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Saturday, March 27, 2010

Recreational Marijuana Use Likely To Become Legal in California

From the most recent article at my CAIVN column:

In all likelihood, California could be the very first state in the union to legalize the recreational use of marijuana this November.

After legalization activists submitted nearly 700,000 signatures for a proposition to legalize marijuana, California's Secretary of State Debra Bowen certified a ballot initiative earlier this week to legalize the cultivation, possession, and sale of marijuana in the state of California for recreational purposes.

The initiative will go on the ballot this November, and it needs only a simple majority to pass and become law (just as if the legislature had passed it and the governor had signed it), which should be a breeze considering that state-wide polling shows that 56% of California's registered voters support legalizing and taxing marijuana.

But what does this all mean, and what deeper controversy will it ignite? Read the rest of the article here to find out.


  1. This is good news but it won't really be relegalized as much as decriminalized. Until there are changes on the Federal level such as getting it off Schedule I, you will still have trouble with the DEA.

    This is much better than the MA decrim law because it sets up a better structure.

  2. You're absolutely right. Follow the link to the full article at CAIVN, and I discuss how surprisingly hard of a line Obama's Administration is taking on this, actually. We'll see what happens.

  3. hopefully this will reduce crime.

  4. It will. The street dealers can't compete with a whole new industry of legal suppliers. Their government-protected cartel will finally come to an end.

  5. My fellows I do not like this whatsoever. I have had a family first hand fall apart due to drug use and now have two young sons living without a mom thats on the straight and narrow.

    That said I am torn. I agree to the decriminalization of pot and can see the arguments made for taxation and regulation. I DO think that since pot is no longer a illegal viable source of money for drug lords that they will ramp up the production and push of harder drugs. I think we will see a rise, perhaps a large one, of harder more addictive drugs. I pray I am wrong but I have to be a pessimist here. We will be taking a LARGE amount of money from nefarious drug lords and cartels. They will replace it with something the question just is what?

  6. One of the determinants of demand is the availability of substitutes. I can only imagine that the wide, legal, and inexpensive availability of marijuana would only decrease demand for harder drugs, which- all other things being equal- should decrease both the quantity of those drugs consumed, and the price of them, making their sale less, not more lucrative for drug lords.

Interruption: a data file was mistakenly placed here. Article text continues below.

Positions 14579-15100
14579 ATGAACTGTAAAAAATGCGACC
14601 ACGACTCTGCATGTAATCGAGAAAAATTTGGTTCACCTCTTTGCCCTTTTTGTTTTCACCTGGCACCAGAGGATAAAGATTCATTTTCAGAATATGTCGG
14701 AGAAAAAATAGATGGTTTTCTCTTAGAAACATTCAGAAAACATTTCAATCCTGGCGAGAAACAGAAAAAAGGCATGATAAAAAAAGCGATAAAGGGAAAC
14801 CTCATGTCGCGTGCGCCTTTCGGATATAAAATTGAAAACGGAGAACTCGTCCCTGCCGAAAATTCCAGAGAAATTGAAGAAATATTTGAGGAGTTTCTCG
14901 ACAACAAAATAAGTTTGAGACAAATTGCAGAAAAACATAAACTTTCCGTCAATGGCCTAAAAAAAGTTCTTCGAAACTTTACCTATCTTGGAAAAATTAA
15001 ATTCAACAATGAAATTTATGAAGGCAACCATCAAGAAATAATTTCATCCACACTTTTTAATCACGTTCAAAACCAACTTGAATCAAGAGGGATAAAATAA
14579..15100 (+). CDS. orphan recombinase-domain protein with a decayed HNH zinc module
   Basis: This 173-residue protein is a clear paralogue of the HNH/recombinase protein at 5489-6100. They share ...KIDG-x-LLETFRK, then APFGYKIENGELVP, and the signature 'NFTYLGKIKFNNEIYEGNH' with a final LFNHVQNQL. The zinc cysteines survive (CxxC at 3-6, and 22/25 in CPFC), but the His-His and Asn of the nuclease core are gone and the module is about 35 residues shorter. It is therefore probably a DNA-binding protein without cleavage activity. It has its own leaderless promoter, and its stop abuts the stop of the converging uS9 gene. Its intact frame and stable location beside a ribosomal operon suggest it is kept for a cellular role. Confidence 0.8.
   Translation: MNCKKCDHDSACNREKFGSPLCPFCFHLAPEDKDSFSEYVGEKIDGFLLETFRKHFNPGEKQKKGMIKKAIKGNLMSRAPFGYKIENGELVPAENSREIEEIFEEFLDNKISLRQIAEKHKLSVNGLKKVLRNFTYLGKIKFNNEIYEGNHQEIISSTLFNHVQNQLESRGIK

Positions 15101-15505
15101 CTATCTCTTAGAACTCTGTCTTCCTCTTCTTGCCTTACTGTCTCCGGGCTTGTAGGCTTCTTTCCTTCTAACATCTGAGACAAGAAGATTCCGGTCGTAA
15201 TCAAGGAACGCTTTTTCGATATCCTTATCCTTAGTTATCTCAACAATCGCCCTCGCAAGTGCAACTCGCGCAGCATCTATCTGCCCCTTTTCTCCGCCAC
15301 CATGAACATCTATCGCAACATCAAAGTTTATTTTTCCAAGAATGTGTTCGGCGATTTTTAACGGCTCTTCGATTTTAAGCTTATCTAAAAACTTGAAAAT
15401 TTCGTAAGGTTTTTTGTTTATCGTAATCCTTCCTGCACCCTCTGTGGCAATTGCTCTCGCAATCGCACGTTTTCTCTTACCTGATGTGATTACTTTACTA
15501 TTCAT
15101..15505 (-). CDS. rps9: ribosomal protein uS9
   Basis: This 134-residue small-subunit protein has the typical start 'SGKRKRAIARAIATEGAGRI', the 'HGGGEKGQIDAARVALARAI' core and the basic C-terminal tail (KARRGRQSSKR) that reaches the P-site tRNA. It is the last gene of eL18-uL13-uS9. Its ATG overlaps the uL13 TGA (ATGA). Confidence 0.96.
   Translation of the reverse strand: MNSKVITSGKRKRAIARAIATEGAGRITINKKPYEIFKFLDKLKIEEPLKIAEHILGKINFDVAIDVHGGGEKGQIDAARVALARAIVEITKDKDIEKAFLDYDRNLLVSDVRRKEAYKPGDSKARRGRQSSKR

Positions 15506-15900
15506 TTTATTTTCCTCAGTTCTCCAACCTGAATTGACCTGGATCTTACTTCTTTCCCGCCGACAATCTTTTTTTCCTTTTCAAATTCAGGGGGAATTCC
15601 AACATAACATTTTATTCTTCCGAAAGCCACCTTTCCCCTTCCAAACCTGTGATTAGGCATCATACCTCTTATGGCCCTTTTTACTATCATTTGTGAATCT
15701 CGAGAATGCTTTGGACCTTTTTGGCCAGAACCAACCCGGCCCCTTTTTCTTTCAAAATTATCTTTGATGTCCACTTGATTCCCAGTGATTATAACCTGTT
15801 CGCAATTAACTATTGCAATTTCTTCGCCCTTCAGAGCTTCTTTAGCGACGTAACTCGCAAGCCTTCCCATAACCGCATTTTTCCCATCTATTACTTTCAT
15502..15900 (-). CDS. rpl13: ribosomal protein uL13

I am sorry to hear about your family. My family has also been touched by the ravages of addiction, but I would never support making something illegal just because a family member or myself has a problem with it. Even if I were an alcoholic, I would not begrudge a working class man his beer at the end of a hard day. I certainly wouldn't lock him in a cage for it. I can't see how marijuana is any different.

  7. Thanks for a wonderful post. I agree wholeheartedly this is a good direction for California and the country at large.

    I read recently about a legalized heroin program somewhere that practically no one who wouldn't otherwise use the drug does just because it becomes legal. That would work even better for marijuana. Kids who experiment would find it easier to get over it and get on with their lives if it didn't also carry that underground anti-establishment color to it. That's what I found so attractive when I was a kid.

    Anyway, hat's off to California.

  8. I honestly think most kids like doing marijuana, not because of peer pressure or the desire to rebel- but because it's fun. No surprise there. People are going to do things they enjoy. So long as they are not threatening others, why not let them enjoy themselves? If you think they're decadent, then evangelize- try to convince them to clean up, find Jesus, or do whatever you think is best for their lives. If they agree, they'll change. But if they don't, it's not anybody's place to lock them in a cage.